Call an experienced disability benefits lawyer at 504-322-1488 to schedule your consultation.

Willeford & Toledano - ERISA

Call an experienced disability benefits lawyer at 504-322-1488 to schedule your consultation.

What role do neuropsychological evaluations play in ERISA claims?

On Behalf of | Nov 3, 2021 | ERISA Disability

When you file an ERISA disability claim, insurers will demand a lot of evidence. Proving how a physical injury restricts you can be challenging enough. Establishing the effects of cognitive and psychological injuries can be even more difficult.

However much evidence you submit to back up your claim, insurers may demand you undergo neuropsychological testing. You might even choose to do so yourself if you have trouble getting your claim approved.

What does neuropsychological testing involve?

A neuropsychological evaluation measures how a brain injury affects your ability to do things such as:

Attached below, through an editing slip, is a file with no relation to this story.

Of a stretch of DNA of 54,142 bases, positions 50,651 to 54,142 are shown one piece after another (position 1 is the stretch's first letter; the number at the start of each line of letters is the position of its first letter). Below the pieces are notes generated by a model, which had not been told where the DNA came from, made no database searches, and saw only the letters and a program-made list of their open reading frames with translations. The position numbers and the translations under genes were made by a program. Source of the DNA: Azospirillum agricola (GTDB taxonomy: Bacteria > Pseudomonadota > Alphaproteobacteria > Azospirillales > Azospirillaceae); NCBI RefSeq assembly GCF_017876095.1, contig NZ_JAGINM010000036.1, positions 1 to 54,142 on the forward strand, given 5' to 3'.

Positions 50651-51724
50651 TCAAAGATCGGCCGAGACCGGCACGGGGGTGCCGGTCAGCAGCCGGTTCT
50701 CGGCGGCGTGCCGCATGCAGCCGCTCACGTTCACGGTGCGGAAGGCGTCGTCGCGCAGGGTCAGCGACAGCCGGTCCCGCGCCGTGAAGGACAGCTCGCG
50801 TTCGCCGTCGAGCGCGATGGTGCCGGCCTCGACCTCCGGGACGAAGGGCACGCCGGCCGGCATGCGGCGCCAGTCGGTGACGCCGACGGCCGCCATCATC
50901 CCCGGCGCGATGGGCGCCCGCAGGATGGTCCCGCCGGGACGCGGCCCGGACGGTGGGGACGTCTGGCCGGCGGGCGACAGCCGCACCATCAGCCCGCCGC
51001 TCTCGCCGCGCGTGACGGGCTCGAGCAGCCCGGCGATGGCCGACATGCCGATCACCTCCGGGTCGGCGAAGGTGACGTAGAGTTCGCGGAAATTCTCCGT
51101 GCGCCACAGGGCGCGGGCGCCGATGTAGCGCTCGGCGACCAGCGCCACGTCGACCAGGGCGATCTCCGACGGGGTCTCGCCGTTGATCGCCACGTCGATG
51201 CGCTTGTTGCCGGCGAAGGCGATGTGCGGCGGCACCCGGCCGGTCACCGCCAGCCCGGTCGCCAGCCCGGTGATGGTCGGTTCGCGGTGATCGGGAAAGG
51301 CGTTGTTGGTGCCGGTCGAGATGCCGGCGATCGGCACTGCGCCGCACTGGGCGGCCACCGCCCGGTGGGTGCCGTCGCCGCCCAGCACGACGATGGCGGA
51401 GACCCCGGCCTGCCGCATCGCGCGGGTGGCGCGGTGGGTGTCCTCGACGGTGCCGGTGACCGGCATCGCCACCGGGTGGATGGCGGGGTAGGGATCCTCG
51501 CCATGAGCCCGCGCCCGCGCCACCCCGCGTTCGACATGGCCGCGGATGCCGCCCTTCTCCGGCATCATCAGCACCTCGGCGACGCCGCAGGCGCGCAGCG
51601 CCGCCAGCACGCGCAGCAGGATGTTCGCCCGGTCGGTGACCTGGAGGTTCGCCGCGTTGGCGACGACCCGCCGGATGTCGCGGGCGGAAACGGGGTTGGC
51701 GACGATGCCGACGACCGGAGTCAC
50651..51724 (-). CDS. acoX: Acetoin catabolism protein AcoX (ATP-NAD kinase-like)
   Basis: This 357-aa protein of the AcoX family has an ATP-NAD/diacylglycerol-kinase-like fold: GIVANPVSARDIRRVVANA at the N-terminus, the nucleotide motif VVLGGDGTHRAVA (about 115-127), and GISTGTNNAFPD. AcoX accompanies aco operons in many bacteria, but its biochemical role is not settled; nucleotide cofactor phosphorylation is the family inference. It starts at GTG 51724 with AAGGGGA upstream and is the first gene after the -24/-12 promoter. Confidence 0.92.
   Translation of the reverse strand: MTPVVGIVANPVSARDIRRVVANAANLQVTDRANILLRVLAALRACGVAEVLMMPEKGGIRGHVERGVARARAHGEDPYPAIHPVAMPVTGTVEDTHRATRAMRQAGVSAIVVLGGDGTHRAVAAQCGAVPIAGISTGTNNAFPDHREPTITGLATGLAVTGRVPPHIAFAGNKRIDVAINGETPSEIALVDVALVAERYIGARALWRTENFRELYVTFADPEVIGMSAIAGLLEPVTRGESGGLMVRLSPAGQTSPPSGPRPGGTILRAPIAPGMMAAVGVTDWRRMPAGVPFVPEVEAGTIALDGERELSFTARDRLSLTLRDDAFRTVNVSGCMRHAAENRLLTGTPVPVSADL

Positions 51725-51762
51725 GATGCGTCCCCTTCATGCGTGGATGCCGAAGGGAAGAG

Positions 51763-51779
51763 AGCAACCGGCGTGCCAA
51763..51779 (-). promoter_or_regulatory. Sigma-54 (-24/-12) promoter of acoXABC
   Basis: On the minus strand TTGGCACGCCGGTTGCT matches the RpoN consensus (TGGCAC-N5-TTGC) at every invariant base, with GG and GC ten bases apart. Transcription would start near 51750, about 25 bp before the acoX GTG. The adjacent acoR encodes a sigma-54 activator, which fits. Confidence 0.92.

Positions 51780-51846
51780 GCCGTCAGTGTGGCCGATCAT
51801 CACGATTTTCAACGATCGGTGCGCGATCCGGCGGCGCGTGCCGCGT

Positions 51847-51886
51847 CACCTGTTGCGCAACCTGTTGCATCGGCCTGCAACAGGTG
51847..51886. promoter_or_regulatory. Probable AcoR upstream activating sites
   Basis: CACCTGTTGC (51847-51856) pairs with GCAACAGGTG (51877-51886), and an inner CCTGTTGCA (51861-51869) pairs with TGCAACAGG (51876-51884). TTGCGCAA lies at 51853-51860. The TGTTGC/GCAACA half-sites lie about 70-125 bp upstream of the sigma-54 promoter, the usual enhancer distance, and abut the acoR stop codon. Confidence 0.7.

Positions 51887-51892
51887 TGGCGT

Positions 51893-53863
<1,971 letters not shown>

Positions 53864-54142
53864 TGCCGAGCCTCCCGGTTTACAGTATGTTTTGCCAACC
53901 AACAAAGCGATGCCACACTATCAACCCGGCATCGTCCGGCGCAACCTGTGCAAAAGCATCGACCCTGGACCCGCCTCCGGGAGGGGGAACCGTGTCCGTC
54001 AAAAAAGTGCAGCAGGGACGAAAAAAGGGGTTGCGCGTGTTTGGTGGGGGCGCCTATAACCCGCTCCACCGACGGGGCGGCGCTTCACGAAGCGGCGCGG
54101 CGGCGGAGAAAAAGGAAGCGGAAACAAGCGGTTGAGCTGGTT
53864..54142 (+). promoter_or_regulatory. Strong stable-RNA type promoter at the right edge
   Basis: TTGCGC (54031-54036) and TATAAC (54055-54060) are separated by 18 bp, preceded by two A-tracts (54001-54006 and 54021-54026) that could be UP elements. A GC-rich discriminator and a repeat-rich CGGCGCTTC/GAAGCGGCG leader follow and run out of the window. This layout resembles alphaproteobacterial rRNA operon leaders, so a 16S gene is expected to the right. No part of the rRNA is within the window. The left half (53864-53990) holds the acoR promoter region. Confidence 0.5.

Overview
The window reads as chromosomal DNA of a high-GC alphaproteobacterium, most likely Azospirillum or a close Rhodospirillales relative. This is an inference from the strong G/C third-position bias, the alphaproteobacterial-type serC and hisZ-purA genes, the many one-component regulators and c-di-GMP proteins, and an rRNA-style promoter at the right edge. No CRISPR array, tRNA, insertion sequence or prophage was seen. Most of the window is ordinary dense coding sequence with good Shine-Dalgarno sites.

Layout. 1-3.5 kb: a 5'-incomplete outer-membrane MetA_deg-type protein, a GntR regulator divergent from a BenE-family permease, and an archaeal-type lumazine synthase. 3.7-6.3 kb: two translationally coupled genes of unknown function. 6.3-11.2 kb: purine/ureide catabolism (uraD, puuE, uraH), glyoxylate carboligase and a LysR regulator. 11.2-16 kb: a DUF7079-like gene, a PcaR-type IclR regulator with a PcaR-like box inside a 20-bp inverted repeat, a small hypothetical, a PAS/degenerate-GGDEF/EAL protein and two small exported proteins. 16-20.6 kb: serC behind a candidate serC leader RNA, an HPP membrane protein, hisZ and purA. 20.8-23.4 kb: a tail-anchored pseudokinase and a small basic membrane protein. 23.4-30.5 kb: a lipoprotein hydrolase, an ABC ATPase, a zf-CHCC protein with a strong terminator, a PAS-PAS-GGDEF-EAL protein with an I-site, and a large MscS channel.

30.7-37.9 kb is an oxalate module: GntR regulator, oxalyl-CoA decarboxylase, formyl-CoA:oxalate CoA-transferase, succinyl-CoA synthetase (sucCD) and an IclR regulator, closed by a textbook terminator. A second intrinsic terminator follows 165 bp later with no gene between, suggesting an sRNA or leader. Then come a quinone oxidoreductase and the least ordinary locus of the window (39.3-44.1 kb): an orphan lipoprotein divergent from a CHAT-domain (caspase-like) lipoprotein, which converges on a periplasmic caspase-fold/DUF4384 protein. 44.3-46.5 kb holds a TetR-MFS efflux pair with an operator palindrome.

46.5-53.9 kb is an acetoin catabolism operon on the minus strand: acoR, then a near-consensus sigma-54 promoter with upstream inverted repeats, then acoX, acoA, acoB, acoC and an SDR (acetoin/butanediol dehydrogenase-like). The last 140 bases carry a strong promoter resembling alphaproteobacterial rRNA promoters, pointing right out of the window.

• Communicate your ideas and understand those of others
  • Process information
  • Remember facts
  • Reason and solve problems
  • Problem-solving
  • Perform motor skills
  • Plan, prioritize and multitask
  • Control your mood

Carrying out daily life and holding down a job requires you to perform most of these skills to a reasonable level. For instance, you would struggle to work as a personal assistant if you cannot communicate, plan and multitask. You would be unable to teach if you can no longer remember facts and are prone to mood swings.

Before you agree to a test, remember that people make money out of insurance. ERISA insurers want to reduce what they pay you. They are more likely to send you to a medical professional who helps them avoid payouts than one who consistently confirms the claims of injured people. Thus, you may want to choose an independent doctor to perform your neurological test.

Having assistance to find reliable medical professionals and challenge any you feel are biased in favor of the insurer will be crucial to getting the total ERISA benefits you need and are entitled to.